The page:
Uber's Self-Driving Car Chief Steps Aside During Spat With Alphabet -- Update

By Greg Bensinger Features Dow Jones Newswires

Anthony Levandowski, the man at the center of Uber Technologies Inc.'s legal spat with rival Alphabet Inc. over allegedly stolen self-driving car technology, is stepping aside as chief of the high profile Uber project.

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Mr. Levandowski said in a note to staff Thursday that while the lawsuit is under way he is relinquishing his role as head of Uber's Advanced Technologies Group, which is overseeing development of autonomous vehicles. He will be replaced by Eric Meyhofer, a lead engineer in the division in Uber's Pittsburgh office.

As part of the shift, Mr. Levandowski said, he would no longer report to Uber Chief Executive Travis Kalanick. Instead, he will report to Mr. Meyhofer. Mr. Levandowski asked staff to leave him out of discussions about development of sensors for self-driving vehicles known as lidar, which are a focus of the lawsuit.

"Going forward, please make sure not to include me in meetings or email threads related to LiDAR, or ask me for advice on the topic," said Mr. Levandowski in the email, seen by The Wall Street Journal. "With this move, I hope to keep the team focused on achieving the vision that brought us all here."

Uber said it didn't have a statement beyond the email and said Mr. Levandowski wasn't available for further comment.

Business Insider reported on Mr. Levandowski's email earlier.

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Alphabet sued Uber in February, alleging the ride-hailing firm is using stolen technology in its development of autonomous vehicles. Last year, Uber acquired Otto, a self-driving big-rig firm that Mr. Levandowski founded after he stopped working for Google's self-driving car program. Alphabet claims it uses technology he took with him without permission when he left Alphabet's Google.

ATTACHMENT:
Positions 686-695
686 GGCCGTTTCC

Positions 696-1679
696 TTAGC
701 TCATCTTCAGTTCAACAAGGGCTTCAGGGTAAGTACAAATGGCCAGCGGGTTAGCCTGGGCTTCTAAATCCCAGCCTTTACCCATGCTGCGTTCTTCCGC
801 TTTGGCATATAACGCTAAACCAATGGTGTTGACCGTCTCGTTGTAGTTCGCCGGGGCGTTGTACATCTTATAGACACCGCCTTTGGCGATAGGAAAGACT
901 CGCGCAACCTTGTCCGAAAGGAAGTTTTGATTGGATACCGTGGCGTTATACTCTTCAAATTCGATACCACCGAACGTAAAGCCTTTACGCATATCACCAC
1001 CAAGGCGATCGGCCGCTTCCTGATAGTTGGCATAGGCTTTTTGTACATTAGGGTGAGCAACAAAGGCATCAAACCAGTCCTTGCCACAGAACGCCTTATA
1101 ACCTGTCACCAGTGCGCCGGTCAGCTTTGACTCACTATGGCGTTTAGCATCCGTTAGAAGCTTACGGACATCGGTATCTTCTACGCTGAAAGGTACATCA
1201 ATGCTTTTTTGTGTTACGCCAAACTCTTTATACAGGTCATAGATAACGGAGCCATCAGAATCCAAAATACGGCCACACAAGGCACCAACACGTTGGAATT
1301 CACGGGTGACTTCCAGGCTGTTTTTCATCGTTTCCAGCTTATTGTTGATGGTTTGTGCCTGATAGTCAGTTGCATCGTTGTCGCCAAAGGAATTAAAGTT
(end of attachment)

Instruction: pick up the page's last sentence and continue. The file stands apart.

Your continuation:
Waymo, Alphabet's autonomous vehicles business, has requested the federal judge halt Uber's development of lidar and block Mr. Levandowski from continuing to work on the project.

The development of self-driving vehicles is crucial for Uber, as payments to drivers are one of its chief expenses. As a result, the case threatens Mr. Kalanick plans to one day have a fleet of autonomous cars picking up and dropping off passengers around the clock, a shift he has said is "existential."

Alphabet has accused Mr. Levandowski of conspiring to form Otto using 14,000 files he took from Google in early 2016 without the company's permission. And the Mountain View, Calif., company alleges Uber was complicit in the theft when it acquired Otto last year for about $680 million.

Alphabet alleges that Mr. Levandowski began preliminary discussions with Uber as early as 2015 about forming an autonomous vehicle company that Uber could buy.

Uber has denied wrongdoing and is contesting the lawsuit.

Mr. Levandowski, 37 years old, has sought in court proceedings to invoke his right against self-incrimination by keeping private certain documents. Nonetheless, a federal judge this week said those rights do not preclude the documents' disclosure and that Uber would be compelled to turn over the evidence.

Write to Greg Bensinger at greg.bensinger@wsj.com

(END) Dow Jones Newswires

April 27, 2017 19:04 ET (23:04 GMT)